Guest blog by Ellie Robinson Carter
Humanitas Deventer is a world-renowned care home in Holland where students live for free to support the older people who live there. Humanitas has been praised for its forward-thinking approach to finding innovative ways of supporting older people as well as its Adelbold project which supports younger people with additional needs to gain independence and self-confidence.
Humanitas accommodates six students who study at the local university and live alongside the residents. Students live there for free in exchange for spending time with the older people living at the home. On one evening of the week each student hosts a bread meal for the residents, preparing the dining area and food for around 17 residents to enjoy. They also spend time on a more adhoc basis, having coffee, playing games, going for food.
For three weeks in September 2018 I lived at Humanitas as part of an artist residency “Hello Neighbour!” funded by the Arts Council’s International Development Fund. During this period I spent time with my neighbour taking part in various day-to-day activities including going to the shops, making dinner, celebrating birthdays, painting in the garden and playing Dutch games.
The business of happiness
2012 saw a massive reduction of funding available for care homes in Holland, at the time Gea Spjikes – manager of Humanitas realised that she had to think about things a little differently. She told me “here, we are in the business of happiness. We don’t want to get bogged down in everyone having satisfactory care because that should be a given, as humans we should all have that in place. We want to focus on the happiness of our residents, their quality of lives, which is where the idea of introducing students came into play.” She thought to herself; what is it that we, a care home, occupying a dated building, with a lot of older people, can offer? What are our strengths? What are our qualities? She realised that the answer to this question is time. Older people aren’t in a rush, they take their time, and for them, it is the little things that make up their day and matter most. They have time to pay attention to things, to listen, to talk, to play games, to eat together.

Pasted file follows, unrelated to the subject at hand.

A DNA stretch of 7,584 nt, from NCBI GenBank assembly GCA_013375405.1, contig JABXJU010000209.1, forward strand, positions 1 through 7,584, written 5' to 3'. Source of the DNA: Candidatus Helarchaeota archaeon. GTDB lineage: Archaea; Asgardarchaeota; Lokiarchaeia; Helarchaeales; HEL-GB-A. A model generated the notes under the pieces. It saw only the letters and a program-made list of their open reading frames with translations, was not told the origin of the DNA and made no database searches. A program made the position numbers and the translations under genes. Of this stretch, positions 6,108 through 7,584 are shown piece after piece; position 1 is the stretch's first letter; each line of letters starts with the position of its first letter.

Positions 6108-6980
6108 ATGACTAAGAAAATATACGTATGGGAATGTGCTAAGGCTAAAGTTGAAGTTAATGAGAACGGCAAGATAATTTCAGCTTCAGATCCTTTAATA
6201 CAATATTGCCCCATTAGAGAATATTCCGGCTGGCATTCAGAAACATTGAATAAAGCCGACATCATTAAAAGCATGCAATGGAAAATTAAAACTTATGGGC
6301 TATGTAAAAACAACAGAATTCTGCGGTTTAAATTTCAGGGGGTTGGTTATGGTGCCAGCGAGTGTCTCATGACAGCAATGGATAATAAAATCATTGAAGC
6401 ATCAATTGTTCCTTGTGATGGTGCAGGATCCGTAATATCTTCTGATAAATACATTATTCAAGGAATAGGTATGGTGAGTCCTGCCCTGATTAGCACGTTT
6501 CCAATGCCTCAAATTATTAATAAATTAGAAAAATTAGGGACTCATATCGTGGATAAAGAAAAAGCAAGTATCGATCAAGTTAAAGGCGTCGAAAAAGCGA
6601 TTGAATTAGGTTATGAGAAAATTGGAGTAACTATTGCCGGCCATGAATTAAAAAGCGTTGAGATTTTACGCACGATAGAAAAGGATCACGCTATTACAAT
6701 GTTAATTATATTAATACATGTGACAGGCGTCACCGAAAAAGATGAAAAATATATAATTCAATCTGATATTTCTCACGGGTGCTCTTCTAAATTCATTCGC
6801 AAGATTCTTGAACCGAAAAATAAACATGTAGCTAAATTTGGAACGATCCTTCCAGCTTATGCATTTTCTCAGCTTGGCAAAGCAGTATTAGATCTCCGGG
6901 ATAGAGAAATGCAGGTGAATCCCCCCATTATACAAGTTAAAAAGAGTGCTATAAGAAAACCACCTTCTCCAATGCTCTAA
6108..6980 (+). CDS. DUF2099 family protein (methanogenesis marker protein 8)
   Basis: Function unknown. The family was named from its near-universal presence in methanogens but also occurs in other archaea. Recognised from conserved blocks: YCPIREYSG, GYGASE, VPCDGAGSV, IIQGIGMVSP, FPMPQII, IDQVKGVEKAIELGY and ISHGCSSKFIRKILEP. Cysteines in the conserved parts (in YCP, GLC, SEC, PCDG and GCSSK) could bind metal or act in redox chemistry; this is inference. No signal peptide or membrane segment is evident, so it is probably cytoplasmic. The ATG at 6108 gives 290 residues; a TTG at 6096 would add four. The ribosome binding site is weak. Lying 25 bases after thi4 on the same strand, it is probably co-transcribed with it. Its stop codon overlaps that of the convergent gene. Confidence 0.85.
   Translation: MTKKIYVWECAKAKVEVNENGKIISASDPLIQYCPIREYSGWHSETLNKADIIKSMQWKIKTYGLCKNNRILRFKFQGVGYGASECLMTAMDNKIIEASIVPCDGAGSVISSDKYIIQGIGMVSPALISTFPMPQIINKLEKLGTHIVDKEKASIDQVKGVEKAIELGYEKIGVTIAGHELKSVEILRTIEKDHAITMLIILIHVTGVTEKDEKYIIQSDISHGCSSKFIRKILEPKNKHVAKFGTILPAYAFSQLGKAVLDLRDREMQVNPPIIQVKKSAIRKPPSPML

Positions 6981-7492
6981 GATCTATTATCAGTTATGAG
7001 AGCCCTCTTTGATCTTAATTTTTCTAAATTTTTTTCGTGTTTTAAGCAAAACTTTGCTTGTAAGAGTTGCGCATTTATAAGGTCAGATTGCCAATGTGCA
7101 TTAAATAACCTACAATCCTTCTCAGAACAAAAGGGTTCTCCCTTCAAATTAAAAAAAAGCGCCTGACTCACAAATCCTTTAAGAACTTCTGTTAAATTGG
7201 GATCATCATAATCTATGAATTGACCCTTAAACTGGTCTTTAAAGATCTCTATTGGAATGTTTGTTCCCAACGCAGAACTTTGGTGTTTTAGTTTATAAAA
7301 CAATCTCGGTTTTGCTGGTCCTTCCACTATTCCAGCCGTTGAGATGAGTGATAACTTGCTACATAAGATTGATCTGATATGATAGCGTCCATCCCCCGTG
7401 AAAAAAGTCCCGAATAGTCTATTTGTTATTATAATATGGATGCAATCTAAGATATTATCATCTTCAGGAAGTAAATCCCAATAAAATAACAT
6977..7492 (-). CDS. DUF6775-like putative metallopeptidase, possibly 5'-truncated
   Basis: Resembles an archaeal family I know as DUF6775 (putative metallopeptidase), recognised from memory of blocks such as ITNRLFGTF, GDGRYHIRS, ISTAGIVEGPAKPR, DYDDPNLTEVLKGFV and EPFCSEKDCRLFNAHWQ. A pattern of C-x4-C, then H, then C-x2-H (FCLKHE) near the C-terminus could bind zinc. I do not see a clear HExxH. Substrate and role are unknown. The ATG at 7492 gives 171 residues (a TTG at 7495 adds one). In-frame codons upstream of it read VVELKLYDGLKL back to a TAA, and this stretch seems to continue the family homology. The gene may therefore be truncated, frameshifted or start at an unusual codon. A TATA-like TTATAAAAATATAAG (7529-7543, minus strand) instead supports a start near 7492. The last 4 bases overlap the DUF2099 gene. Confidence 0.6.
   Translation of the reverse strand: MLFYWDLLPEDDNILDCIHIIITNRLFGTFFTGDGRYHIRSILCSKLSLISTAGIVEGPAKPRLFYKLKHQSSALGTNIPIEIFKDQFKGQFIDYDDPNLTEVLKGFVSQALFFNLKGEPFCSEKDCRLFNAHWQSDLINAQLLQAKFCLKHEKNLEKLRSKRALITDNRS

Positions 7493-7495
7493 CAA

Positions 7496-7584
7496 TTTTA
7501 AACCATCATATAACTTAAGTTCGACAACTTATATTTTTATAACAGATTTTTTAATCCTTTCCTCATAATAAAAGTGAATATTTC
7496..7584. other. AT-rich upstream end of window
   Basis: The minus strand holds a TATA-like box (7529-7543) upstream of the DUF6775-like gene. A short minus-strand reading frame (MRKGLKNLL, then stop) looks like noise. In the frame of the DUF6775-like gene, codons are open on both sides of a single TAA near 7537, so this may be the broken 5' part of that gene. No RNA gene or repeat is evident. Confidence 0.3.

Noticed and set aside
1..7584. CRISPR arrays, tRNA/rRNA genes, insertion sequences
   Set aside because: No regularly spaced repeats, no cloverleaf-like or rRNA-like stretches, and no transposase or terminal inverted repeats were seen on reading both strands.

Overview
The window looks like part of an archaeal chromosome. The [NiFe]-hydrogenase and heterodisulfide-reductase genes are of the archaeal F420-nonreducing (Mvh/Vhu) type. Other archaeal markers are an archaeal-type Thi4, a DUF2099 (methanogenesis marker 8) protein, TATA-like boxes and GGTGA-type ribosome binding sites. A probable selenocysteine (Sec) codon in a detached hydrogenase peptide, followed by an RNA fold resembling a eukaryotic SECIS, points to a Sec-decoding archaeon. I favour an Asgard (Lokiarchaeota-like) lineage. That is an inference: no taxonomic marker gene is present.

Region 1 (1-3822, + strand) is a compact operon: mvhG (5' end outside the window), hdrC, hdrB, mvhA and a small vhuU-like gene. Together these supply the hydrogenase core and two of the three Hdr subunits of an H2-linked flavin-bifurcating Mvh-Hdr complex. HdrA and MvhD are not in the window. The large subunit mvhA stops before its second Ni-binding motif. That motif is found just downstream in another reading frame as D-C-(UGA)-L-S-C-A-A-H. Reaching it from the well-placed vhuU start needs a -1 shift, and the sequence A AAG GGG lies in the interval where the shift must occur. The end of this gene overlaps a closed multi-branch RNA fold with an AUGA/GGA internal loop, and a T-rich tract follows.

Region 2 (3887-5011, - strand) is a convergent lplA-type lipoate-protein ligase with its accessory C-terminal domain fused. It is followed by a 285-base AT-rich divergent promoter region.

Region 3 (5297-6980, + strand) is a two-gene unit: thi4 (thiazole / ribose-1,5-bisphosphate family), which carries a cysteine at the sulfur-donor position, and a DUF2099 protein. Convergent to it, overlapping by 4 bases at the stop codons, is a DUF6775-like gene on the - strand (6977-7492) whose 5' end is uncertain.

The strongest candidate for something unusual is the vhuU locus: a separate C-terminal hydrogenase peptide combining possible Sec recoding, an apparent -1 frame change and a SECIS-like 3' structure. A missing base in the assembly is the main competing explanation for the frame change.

With student housing prices on the rise, younger people having less disposable income, and there being a pressure for young people to live far away from their families, she felt that Humanitas had something unique to offer. “What if we offer students free accommodation in exchange for them volunteering some of their time to spend with our residents?” says Spjikes. Humanitas began by introducing one student, then two, then three, and now they have six – and a long waiting list to match! Gea said that the difference was immediate and quite astonishing. It brought back the twinkle in the older people’s eyes. Suddenly their conversations had changed from “my knee hurts today” or “I have to take X many number of pills a day” to “does he have a girlfriend? I think she spent the night here last night!”
So who was my neighbour? How did this work? On arriving at Humanitas I expected that I would have a person assigned to me to support or that it would fall naturally depending on who was opposite or next to me in the hallway. However, soon after arriving I realised that this wasn’t the case: speaking to Sores (student and my translator) he said: “It’s organic really, like it is with people of our own age. There are some people you connect with on a deeper level, more than others, and in time you realise who those are.”